“You’ll find that the men’s wardrobe is more conservative, Mr. Rose. Except in the Chapel, we wear next year’s fashion line. Can we talk business?” He nodded. “You will be received by our Financial Father and it is imperative there is no deviation from protocol.” Gil nodded again. “Our Father has bequeathed you ten minutes of his eternal time. To make effective use of it, you will respond immediately and forthrightly. You may volunteer pertinent information but be aware, though you’re free to discuss anything, we monitor his vital signs and any topic that causes undo strain will immediately terminate your visit or worse. Is that clear?” Gil nodded again and the acolyte smiled. She motioned for him to stand and then led him into a room that had deep, lush carpet and was elaborately decorated in shades of green, accented with iridescent silver and gold. In the center of the room on a raised circular platform was a single chair positioned inside a circle of bluish light emanating from the floor and the ceiling. The acolyte buckled him into the chair and, before leaving, cautioned him to remain inside the lights for the entire interview. As soon as the acolyte left, the room darkened and was bathed in indirect purple light. Gil sat, his legs moving rapidly in and out while, anxious and alone, he awaited his fate. He felt like he had to pee.
After a long wait, he was startled by a loud, commanding voice. “You are about to commune with true Greatness. You will discover that His Holiness meditates profoundly, yet he is present and will bless you with his most hallowed opinion. Though he has all eternity, there is yet much for him to do so his time is precious and you are a trifle.” The air stirred and he smelled a fragrance so cloying that he labored not to heave.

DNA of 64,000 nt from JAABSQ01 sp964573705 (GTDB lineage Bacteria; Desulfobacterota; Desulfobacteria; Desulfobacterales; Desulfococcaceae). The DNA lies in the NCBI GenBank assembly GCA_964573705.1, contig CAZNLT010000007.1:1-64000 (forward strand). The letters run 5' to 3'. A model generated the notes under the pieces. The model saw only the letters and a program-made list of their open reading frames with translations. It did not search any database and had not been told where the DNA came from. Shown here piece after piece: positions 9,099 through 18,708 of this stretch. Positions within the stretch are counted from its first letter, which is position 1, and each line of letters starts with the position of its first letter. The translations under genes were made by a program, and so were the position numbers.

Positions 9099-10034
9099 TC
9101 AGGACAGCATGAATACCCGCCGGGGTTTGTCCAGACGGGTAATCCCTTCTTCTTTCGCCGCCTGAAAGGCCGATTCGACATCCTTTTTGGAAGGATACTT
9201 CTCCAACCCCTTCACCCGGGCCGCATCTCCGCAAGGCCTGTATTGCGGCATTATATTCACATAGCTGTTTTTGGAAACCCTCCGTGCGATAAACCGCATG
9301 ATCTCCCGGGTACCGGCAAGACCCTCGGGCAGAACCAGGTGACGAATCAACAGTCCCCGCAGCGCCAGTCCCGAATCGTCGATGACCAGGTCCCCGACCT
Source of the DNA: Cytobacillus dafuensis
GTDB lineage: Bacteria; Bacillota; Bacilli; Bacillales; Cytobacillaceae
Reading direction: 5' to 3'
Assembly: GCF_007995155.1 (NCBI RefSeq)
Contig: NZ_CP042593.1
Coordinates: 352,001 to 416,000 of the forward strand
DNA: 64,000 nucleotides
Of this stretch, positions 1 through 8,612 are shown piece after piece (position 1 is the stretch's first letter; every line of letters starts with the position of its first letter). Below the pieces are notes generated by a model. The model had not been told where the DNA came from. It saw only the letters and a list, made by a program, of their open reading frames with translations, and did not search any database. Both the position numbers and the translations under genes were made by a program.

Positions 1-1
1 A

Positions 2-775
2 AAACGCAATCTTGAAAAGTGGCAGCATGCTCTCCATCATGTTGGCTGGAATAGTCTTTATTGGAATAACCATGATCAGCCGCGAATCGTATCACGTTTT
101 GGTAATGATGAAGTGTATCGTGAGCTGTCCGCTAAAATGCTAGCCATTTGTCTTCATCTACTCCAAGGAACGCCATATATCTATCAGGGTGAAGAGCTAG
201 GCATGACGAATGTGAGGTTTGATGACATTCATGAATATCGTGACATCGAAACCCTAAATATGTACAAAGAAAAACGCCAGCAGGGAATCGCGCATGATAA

Sweating and disoriented, Gil stared through the harsh lights that encircled him and then through the blue light to the walls which were adorned with enlarged covers of Tom Morgan’s great books including, “The Origins of Economic God” and “The Hallelujah Dividend”. Suddenly, he was startled by a loud hydraulic noise and then an elaborate wheel chair decorated in Church colors appeared. Hovering above the chair was a large, glowing church icon. Tom Morgan, the Financial Father sat, unmoving, as the chair stopped just outside the circle of lights.
Morgan was not what Gil expected, not that he knew what to expect. Deathly emaciated and severely hunchbacked, Morgan wore an ill-fitting old-fashioned business suit with a small, gold church icon necklace imbedded with emeralds and diamonds. It was difficult to tell in the blue light but the ancient man seemed to have a grotesque, unreal, waxen look. Gil bent closer enough to breathe in the old man’s fetid breath before an intense vibration jolted him and forced him back into his chair. The vibration was so strong, it rippled Morgan’s shirt which flapped over his sunken chest. Shaken, Gil stared into unblinking, rheumy, almost pupil-less, unseeing eyes, detecting no discernable recognition. The only indication of life was a thin plastic tube that protruded from his mouth. Gil wondered whether there was a similar tube for waste removal. He shivered at that thought.
“How can I help you, my son?” The words were spoken but Morgan’s lips didn’t move. The voice was ancient but without weariness. It sounded unreal but not synthetic.
“Eminence,” Gil stammered, “Sir, I’m… I’m not sure… I don’t think...”
Morgan seized on that. “Doubt. There is nothing wrong with doubt for if it doesn’t defeat you, it will make you strong. Overcome doubt, my son, and in achieving that you will live forever. Defeat doubt for nothing contributes more to increasing a man’s worth, value and life. That does not mean you should not doubt, doubt everything, but defeat doubt for failing that, you will live a short, miserable life of sin and die worthless and forgotten. Never doubt our cause, our way, for it is righteous.
“I… create value, Sir, lots of value. I just doubt the value of my efforts.”
“There has never been a more objective measurement of worth than value.”
“Then I should feel better, creating value but…”
“You have succumbed to lazy thinking which is worse than not thinking at all. Work through your doubts. Overcome them and you will map your soul and find the true way to your own perfect paradise. With each victory over doubt you will feel exhilarated by a defining moment for from each promulgates the succeeding phase of your life.”
Gil listened, transfixed by the one thing in the room that moved, the liquid in Morgan’s plastic tube. “I… I try, Your Eminence, I try hard but it doesn’t take.”